Messina Denaro died today, the first interrogation of the boss: “I will never regret it”

“I don’t want to be superman or even arrogant, you took me for my illness”

“I’m not a mafioso” and “I will never regret it”. It was last February 13th and Matteo Messina Denaro – who died today at the age of 62 – found himself, for the first time, before the Palermo magistrates who were questioning him. In just under two hours the mafia boss had talked about the mafia, the family, even the crime of external complicity in a mafia association. Listening to him were the Chief Prosecutor of Palermo Maurizio de Lucia and the deputy Paolo Guido. “I don’t want to be superman or even arrogant, you took me for my illness”, said Messina Denaro in that first interrogation given to the Palermo magistrates on 13 February. Seven months before he died. “Now that I have the disease I can’t stay outside anymore and I have to come back here. So I started living the life of a tree planted in the middle of the forest”, he explained. And he said that in Campobello di Mazara, where he lived, under a false name “I created another identity: Francesco”. “I played poker, I ate at the restaurant, I went to play.”

In that interrogation Matteo Messina Denaro said he didn’t know what Cosa Nostra was and explained: “I feel like a man of honour, but not as a mafioso. I know Cosa Nostra from the newspapers… maybe I did business with it and I didn’t know that it was Cosa Nostra”. And he claimed that he had not committed the crimes of which they accuse him: “Massacres and murders… I have absolutely nothing to do with them. Then they can accuse me of anything, what can I do?”

“I’m no saint but I had nothing to do with the murder of a child”

On that occasion he also dismissed the hypothesis of having played a role in the murder of little Giuseppe Di Matteo, the son of the repentant Santino Di Matteo, kidnapped at 12 years old and then killed and dissolved in acid at 14 years old. “Let me tell you one thing: perhaps it’s the thing I care about most. I’m no saint, but I had nothing to do with the child’s murder.” For the boss, Giovanni Brusca decided everything, “and I feel like they should be saddled with murder, but in my opinion they should be saddled with kidnapping. I’m not doing it for a question of 30 years or life imprisonment, for a question of principle. And then to everyone … that is, they killed him, they dissolved him in acid and in the end I’m the one who pays? But how many injustices do I have to suffer?”.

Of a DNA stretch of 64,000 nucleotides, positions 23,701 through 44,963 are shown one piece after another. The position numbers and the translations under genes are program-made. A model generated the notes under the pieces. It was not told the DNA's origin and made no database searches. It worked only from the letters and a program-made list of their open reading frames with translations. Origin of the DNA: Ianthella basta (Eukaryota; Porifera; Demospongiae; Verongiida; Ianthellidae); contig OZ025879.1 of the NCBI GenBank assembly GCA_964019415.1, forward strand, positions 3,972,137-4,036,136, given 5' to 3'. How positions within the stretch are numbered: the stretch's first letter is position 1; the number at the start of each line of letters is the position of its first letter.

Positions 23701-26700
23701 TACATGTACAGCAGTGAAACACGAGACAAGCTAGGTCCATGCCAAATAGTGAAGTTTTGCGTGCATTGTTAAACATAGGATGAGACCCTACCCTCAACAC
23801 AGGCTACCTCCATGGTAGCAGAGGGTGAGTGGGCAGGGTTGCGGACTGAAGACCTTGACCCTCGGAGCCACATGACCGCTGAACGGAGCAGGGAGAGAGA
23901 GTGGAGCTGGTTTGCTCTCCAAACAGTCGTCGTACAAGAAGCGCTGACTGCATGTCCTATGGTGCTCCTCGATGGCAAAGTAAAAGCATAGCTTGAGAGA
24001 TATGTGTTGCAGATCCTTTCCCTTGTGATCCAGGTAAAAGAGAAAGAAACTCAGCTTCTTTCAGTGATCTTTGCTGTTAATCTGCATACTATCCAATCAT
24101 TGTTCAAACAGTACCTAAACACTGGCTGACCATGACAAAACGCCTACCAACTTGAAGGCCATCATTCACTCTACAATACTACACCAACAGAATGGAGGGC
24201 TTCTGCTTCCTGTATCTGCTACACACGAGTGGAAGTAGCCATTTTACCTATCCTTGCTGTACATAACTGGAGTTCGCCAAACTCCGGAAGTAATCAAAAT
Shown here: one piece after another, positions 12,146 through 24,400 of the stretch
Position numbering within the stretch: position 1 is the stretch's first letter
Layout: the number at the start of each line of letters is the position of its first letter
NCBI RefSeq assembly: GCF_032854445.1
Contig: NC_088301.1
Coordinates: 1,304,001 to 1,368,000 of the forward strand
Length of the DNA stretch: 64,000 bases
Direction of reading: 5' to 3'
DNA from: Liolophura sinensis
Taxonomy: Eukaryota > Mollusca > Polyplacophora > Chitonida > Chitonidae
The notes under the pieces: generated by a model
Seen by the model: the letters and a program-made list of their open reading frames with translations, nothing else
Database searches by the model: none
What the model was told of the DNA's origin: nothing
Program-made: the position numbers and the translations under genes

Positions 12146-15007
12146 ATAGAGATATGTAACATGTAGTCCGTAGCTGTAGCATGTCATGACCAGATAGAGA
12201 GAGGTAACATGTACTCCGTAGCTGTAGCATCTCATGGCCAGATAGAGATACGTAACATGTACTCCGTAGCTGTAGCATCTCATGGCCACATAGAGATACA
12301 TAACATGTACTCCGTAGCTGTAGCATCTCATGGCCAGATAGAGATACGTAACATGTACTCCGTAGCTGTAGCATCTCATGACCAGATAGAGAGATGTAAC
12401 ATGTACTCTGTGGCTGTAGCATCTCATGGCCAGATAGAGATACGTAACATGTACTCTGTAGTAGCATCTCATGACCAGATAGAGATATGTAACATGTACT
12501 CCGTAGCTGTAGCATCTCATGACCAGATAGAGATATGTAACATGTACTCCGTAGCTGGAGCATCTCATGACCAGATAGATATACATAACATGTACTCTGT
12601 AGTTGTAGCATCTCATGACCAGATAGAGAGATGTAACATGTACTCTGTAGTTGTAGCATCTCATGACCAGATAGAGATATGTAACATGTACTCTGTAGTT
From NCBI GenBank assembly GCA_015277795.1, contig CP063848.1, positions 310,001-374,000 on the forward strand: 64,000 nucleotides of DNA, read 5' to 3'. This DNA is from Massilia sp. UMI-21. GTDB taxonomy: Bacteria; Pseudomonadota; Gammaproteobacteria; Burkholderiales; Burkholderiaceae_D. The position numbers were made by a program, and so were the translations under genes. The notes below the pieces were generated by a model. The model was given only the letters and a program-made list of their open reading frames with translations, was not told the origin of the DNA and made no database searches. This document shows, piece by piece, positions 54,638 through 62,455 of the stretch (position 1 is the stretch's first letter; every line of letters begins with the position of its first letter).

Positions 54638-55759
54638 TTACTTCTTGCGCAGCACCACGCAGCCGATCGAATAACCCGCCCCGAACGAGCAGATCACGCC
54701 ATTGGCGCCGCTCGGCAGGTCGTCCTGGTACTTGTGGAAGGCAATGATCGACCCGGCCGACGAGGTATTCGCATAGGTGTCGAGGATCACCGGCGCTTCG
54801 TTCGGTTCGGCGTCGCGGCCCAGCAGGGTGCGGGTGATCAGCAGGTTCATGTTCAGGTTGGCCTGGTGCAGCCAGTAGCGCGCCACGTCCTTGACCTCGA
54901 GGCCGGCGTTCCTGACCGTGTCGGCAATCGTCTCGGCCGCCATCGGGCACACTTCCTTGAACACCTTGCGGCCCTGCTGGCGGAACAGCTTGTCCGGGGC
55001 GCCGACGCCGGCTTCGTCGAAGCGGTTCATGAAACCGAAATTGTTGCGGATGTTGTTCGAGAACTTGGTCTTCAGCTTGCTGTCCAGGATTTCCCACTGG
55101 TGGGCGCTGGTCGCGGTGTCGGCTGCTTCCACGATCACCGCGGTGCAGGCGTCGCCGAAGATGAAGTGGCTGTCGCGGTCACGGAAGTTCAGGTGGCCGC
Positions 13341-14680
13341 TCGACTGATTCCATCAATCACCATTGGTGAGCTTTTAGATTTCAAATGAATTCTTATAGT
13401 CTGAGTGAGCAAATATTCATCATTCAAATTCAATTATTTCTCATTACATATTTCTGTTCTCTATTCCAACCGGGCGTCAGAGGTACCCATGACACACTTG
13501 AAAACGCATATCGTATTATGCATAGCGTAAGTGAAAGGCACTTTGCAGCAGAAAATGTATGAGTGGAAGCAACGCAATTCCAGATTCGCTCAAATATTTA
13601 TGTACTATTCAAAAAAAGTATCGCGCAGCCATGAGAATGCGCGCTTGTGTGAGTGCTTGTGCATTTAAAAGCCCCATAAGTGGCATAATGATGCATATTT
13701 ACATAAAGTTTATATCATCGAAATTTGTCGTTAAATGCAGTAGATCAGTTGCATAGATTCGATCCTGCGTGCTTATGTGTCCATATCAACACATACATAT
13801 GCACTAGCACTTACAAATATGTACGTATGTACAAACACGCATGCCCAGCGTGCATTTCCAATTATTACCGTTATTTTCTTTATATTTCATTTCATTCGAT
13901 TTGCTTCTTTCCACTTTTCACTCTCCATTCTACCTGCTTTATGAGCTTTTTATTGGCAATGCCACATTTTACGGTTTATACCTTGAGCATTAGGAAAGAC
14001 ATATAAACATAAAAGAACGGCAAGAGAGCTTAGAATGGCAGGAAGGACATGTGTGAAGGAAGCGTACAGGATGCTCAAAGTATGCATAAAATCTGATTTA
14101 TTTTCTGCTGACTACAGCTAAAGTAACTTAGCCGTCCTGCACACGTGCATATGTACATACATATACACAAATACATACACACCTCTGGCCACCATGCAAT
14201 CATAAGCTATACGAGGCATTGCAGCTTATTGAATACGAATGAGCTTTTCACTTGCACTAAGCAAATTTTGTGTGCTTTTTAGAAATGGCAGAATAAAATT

That day, the Messina Denaro boss also spoke about the audio sent to a patient at the Palermo clinic where he was also being treated for cancer, in which, having been stuck in traffic on 23 May, he insulted Giovanni Falcone: “I’m not I wanted to offend judge Falcone, I don’t care…”, he said. “What’s the point? That I – he added – had something to do with that methodology of commemoration. So, if instead of the judge it had been Garibaldi, my reaction would have always been the same, because they can’t afford to block a motorway for tens of kilometres: this is how you make yourselves hated.”

That day, the Prosecutor de Lucia asked him why he wrote to Bernardo Provenzano and Matteo Messina Denaro replied: “Because when you lead a certain type of life then at a certain moment we have to meet because I am a fugitive accused of the mafia and he is a fugitive accused of the mafia where we go?”. “But do you – insisted the head of the Sicilian DDA – do you remember what you wrote to Bernardo Provenzano?”. “Yes, more or less yes, I asked favors from him if he could do them for me and he asked favors from me if I could do them for him. There were no murders, that’s for sure.”

“I come from a good family, my father was an art dealer”

That day the former Scarlet Pimpernel had explained to the prosecutors that for many years she had decided to live away from technology because she was aware that it would be a weak point.

On that occasion he also spoke about his father, the mafia boss Francesco Messina Denaro, who he had defined as “an art dealer”. “I live well on my own, on my family. My father was an art dealer. I am passionate about ancient history from Rome upwards – the mafia boss told the magistrates – then my father was an art dealer and where I am there is Selinunte (archaeological site in the Trapani area, ed.). My father didn’t go there to dig, but in Selinunte at that time there were a thousand people and they all dug. Generally, my father bought 100% of the works which were then sold in Switzerland and then they came from Switzerland everywhere: in Arabia, in the Emirates and we saw things that passed from my father in American museums”. (by Elvira Terranova)